By Mike Huckabee
This afternoon, in an extraordinary moment, the President interrupted the White House daily briefing to enter the fray over the verdict in the George Zimmerman case and he made race the centerpiece.
(BEGIN VIDEO CLIP)
OBAMA: When Trayvon Martin was first shot, I said that this could have been my son. Another way of saying that is, Trayvon Martin could have been me 35 years ago. And when you think about why in the African-American community at least there is a lot of pain around what happened here. I think it's important to recognize that the African-American community is looking at this issue through a set of experiences and a history that doesn't go away.
(END VIDEO CLIP)
HUCKABEE: I don't begrudge the President, his deep visceral reaction to what he obviously sees as injustice and the senses that somehow our society devalues the life of black children and even black adults.
But I respectfully disagree because the Trayvon Martin case was not about race at least according to the FBI, the trial judge and even the prosecution. Of course, there is a devaluing of human beings in our country and sometimes it is racial. But it's sadly much more universal. We've embraced pornography as part of our culture and have objectified women and dehumanized them into someone's toy or play thing, treated them as a mere object of lust then disposed of them when the Coke bottle figure becomes the figure of a Dr. Pepper bottle. And somehow we act surprised when women aren't treated with respect and instead treated with contempt?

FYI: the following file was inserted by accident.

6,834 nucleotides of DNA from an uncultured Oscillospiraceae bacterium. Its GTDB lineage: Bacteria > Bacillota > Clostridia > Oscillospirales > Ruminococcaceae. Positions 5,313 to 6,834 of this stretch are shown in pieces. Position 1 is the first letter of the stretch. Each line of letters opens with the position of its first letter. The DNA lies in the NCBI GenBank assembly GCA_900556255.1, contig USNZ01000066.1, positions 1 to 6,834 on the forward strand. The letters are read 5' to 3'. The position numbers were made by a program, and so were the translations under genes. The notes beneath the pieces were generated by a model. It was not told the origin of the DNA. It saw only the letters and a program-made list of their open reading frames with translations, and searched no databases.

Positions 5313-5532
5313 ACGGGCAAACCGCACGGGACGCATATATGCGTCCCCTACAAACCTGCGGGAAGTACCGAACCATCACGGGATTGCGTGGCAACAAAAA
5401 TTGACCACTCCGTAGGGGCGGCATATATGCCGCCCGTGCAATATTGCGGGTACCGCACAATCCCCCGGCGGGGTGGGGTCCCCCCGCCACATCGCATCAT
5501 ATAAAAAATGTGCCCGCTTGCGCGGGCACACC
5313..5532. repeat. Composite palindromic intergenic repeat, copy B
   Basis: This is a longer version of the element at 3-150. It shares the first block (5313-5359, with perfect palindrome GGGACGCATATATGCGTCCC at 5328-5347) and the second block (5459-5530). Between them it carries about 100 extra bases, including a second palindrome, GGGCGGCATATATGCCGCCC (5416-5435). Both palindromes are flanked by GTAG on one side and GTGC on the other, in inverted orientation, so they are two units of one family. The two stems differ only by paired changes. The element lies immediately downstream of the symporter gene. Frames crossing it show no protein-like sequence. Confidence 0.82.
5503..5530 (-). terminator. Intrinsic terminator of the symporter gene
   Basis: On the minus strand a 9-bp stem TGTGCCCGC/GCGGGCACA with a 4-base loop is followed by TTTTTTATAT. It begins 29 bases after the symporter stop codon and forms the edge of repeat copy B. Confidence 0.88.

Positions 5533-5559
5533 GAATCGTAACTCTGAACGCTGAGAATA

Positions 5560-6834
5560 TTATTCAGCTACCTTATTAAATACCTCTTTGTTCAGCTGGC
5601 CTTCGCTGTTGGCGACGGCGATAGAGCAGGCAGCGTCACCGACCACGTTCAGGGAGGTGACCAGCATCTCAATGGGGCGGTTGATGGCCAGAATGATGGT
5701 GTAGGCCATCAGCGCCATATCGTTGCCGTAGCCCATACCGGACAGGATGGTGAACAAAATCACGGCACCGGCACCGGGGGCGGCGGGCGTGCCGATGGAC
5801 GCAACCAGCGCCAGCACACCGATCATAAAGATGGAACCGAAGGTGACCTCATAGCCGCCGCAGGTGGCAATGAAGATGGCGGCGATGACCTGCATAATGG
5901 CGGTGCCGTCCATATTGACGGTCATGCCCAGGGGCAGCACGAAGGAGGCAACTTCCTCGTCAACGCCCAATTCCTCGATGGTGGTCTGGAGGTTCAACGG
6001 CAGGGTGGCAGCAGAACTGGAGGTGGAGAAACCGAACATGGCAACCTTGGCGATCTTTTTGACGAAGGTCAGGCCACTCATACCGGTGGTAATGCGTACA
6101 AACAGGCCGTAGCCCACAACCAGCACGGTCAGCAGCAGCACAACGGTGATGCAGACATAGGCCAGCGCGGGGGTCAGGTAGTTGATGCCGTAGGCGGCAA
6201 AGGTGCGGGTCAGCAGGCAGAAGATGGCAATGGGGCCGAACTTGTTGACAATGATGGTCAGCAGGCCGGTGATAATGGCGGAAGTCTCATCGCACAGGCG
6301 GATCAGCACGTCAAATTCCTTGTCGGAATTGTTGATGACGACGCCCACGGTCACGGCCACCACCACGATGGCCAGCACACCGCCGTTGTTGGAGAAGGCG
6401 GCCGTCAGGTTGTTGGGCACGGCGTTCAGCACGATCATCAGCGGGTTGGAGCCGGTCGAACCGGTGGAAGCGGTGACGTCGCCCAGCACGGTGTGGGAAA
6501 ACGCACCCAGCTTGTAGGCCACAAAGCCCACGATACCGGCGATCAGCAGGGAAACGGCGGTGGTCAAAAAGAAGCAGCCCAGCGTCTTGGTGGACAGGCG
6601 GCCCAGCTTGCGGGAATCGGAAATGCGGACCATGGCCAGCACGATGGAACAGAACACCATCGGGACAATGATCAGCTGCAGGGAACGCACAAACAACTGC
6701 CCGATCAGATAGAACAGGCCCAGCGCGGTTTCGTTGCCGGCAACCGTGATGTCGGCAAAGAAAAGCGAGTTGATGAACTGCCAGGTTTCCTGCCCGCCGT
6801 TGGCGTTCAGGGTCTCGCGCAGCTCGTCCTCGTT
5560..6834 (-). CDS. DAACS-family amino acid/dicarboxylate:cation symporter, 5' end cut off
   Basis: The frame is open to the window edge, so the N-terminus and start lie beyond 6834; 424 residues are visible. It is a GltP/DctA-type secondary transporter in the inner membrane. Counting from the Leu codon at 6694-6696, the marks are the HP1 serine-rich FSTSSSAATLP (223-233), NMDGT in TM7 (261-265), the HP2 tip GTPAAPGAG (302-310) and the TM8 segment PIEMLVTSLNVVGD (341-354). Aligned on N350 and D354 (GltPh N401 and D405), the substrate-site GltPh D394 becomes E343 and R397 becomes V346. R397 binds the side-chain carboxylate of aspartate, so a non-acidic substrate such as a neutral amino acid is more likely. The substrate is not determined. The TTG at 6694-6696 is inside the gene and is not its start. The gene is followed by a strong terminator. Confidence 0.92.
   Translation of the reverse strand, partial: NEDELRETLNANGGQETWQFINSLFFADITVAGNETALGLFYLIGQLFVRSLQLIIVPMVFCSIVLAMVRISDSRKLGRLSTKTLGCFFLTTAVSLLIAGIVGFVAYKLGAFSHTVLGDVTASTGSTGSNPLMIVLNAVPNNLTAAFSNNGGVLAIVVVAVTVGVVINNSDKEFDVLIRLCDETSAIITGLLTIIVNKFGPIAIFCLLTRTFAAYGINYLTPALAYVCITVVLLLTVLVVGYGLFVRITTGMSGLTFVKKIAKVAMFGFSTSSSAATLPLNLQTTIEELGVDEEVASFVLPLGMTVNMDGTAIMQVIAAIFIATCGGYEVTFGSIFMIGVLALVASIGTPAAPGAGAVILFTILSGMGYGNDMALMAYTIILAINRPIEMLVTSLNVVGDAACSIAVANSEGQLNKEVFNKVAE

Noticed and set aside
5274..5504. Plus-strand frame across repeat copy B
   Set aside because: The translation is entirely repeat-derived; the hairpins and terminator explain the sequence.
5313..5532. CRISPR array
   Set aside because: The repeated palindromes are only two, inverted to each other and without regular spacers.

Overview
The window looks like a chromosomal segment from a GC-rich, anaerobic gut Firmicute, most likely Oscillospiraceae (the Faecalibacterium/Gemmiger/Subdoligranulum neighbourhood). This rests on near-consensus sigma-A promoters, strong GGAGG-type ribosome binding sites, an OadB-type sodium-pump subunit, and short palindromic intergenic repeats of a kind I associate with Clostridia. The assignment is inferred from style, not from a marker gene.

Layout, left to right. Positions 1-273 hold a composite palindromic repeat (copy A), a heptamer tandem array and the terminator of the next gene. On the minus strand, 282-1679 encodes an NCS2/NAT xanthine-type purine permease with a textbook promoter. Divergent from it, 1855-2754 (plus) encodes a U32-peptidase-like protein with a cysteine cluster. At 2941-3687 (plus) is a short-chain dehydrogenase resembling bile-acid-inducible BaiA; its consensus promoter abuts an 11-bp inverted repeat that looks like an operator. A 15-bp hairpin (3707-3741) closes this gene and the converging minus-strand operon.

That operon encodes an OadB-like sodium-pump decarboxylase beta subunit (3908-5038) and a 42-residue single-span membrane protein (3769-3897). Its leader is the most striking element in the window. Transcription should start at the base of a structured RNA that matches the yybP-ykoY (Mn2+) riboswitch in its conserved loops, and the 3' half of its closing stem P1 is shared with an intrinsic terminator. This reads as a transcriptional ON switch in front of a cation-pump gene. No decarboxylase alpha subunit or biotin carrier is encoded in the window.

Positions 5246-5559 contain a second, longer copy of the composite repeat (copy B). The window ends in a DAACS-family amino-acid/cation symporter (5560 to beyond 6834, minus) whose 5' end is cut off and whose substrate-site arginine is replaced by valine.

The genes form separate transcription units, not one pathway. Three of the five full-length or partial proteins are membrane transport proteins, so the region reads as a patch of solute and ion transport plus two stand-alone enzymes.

We welcome vile profanity into our homes, our ears and every day conversations and then seem stunned at the coarse and crude culture in which women are referred to as hos and bitches.
The vitriol spewed anonymously by cowards who hide behind some cute moniker on Twitter and blogs is often the vilest and most violent assaults on another person without using a lethal weapon. And we react with shock when some people then act out the language of hate with a life of hate.
Our movies well, they glorify the most graphic violence and treat the dismemberment of human beings as a form of entertainment. And then we have the audacity to lament violence in our communities.
We cheapen human life and demand the right to terminate an unborn child for any reason at any time and under any condition and then we question why we don't value human life.
We declare marriage, family, and the presence of both a mother and father to be irrelevant and no longer significant, even for the child's well-being. And then we lament the lack of responsible fathers involved in the raising of their children.
The President may have a point when he talks about the plight of black children growing up in America. But it's not just children of color who are being treated as disposable and expendable and the results shouldn't come as a surprise.
And that's "The Memo."